The Facebook Social Graph, an ample showing of one of the ways the internet is becoming more connected, allowing users to supply information such as their hobbies, personal details, friends, family and uses the information supplied to make a graph charting their relationships. At its heart, it refers to Facebook’s ability to “collect, express, and leverage the connections between the site’s users” (Gallaugher, J. 2012, pp. 290), and with the development of Facebook’s open graph in 2010, this graph is growing to be the closest thing to the semantic web (Dickinson, B. 2012).
The open graph has allowed developers to make use of the power Facebook has in the modern world, giving users the ability to like, share and login to other sites using their Facebook credentials. It also allows those sites to directly link up to Facebook, and even use the information contained there (within limited fashion, and usually only with user-permission). This creates a kind of social graph on a larger scale, between sites, products and services, and brings with it the phenomenal potential for economic and social gains. Former west coast tech reporter, Boonsri Dickinson (2012) described the process as Facebook “seeing you as a user, identifying an action (whatever you are doing), and then publishing it as an object.”
This development isn’t all clear-sailing, however, and even with this great potential for growth, both in social development, technological development, and economic development it ultimately falls onto the individual, business, or corporation to make use of this potential. With working on this potential, there is also a need to wade through the potential complications and pitfalls that decorate the path. While the pros lay mostly in the intrepid potential, the faster processing of information, the easier transfer of data, the ability to save time, creative potentials, more transparent process of information, and better ability for businesses to target and understand their audiences (to list a few of the pros), the cons are less apparent.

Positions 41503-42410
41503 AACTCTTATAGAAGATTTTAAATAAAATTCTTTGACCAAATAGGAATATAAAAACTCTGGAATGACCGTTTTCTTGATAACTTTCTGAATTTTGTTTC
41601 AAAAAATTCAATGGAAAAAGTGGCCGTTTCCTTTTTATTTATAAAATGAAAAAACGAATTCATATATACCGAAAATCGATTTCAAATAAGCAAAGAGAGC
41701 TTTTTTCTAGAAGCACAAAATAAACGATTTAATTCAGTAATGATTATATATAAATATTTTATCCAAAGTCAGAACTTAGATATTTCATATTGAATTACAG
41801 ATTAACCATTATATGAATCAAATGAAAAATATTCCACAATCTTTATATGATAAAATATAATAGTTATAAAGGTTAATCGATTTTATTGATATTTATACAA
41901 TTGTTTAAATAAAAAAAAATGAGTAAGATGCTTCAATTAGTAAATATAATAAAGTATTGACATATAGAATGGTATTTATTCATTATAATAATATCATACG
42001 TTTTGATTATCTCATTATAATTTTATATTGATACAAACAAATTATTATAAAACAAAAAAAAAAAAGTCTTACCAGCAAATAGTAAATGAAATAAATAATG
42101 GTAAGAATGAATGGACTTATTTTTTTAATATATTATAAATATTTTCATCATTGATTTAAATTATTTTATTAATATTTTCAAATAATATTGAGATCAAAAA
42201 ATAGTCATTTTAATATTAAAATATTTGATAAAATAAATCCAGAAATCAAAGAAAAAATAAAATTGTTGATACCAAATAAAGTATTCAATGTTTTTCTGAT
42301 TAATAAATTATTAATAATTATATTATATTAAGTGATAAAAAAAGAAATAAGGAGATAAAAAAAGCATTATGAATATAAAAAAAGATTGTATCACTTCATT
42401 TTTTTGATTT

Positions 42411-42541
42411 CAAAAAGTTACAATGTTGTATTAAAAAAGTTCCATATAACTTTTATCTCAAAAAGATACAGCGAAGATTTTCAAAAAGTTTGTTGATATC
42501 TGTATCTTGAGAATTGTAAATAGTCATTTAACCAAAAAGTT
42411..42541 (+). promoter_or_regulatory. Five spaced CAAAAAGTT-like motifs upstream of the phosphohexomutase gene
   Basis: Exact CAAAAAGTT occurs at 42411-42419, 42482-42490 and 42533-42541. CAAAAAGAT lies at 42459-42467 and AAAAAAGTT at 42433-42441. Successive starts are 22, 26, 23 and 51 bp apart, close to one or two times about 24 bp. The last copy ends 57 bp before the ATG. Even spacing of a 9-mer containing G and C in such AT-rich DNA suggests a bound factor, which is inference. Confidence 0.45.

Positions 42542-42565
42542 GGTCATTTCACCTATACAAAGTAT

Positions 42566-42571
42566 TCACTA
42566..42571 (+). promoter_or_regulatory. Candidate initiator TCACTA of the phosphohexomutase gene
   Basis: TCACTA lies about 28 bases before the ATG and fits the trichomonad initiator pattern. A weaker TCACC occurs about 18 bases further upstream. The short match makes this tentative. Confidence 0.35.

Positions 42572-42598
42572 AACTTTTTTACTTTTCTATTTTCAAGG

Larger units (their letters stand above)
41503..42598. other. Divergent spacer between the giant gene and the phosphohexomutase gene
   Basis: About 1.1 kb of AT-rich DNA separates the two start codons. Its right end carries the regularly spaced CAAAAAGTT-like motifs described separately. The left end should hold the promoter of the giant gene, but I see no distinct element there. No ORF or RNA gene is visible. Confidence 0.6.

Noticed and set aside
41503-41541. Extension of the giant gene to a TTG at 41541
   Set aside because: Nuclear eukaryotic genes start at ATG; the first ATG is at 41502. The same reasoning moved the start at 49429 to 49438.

Web editor, Anthony Wing Kosner, outlined some of the potential pitfalls with Facebooks recently development, the Graph Search (2013), bringing to light some of the inherent complications with the graph system. Suggesting the complication of user asymmetry (where there is a dissonance between the user’s ability to control the information supplied, and how programmatic those tools are), inherent privacy complications (with the ability to view each-other’s data), and the ambiguity of information. These complications are paralleled in social graphs, and their ever increasing usage throughout the web. Further than that, however, common threats since the earliest days of the internet, such as hacking, viruses, and the risk to identity, become ever more prominent and daunting as the world around us becomes ever more connected.
Personally, I find there’s both a sense of excitement, and of dread, when it comes to the development of the world and of technologies. Even outside of social graphs, the way in which technology is rapidly developing, and how truly interconnected everything is, leaves a sense of both vulnerability, and never truly being isolated. The complication for the immediate future, and future generations, is tempering the amount of power we are giving to those individuals who are aware of how to manipulate, and pull apart these systems, with the necessary defences (both legal, and technical) to allow the public to safely and most properly reap these apparent benefits.
Dickinson, B.. 2012. So What The Heck Is The ‘Social Graph’ Facebook Keeps Talking About?. [ONLINE] Available at: http://www.businessinsider.com/explainer-what-exactly-is-the-social-graph-2012-3?IR=T. [Accessed 04 September 15].
Gallaugher, J. Getting the Most Out of Information Systems, pp. 290-293 [online] . Lard Bucket. Available at: http://2012books.lardbucket.org/books/getting-the-most-out-of-information-systems-v1.3/index.html [Accessed 4 September 2015]
Kosner, A.. 2013. Facebook Graph Search Is A Disruptive Minefield Of Unintended Consequences. [ONLINE] Available at: http://www.forbes.com/sites/anthonykosner/2013/01/20/facebook-graph-search-is-a-disruptive-minefield-of-unintended-consequences/. [Accessed 04 September 15].